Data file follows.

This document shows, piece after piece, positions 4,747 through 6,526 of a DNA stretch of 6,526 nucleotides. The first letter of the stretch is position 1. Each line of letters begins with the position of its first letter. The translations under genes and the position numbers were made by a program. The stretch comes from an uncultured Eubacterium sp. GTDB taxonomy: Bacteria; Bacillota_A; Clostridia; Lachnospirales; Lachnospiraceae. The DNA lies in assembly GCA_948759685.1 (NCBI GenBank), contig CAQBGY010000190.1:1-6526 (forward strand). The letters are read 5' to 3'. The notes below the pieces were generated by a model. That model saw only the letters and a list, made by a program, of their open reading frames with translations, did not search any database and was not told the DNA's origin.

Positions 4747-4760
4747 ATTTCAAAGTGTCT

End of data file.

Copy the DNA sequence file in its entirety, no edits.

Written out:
This document shows, piece after piece, positions 4,747 through 6,526 of a DNA stretch of 6,526 nucleotides. The first letter of the stretch is position 1. Each line of letters begins with the position of its first letter. The translations under genes and the position numbers were made by a program. The stretch comes from an uncultured Eubacterium sp. GTDB taxonomy: Bacteria; Bacillota_A; Clostridia; Lachnospirales; Lachnospiraceae. The DNA lies in assembly GCA_948759685.1 (NCBI GenBank), contig CAQBGY010000190.1:1-6526 (forward strand). The letters are read 5' to 3'. The notes below the pieces were generated by a model. That model saw only the letters and a list, made by a program, of their open reading frames with translations, did not search any database and was not told the DNA's origin.

Positions 4747-4760
4747 ATTTCAAAGTGTCT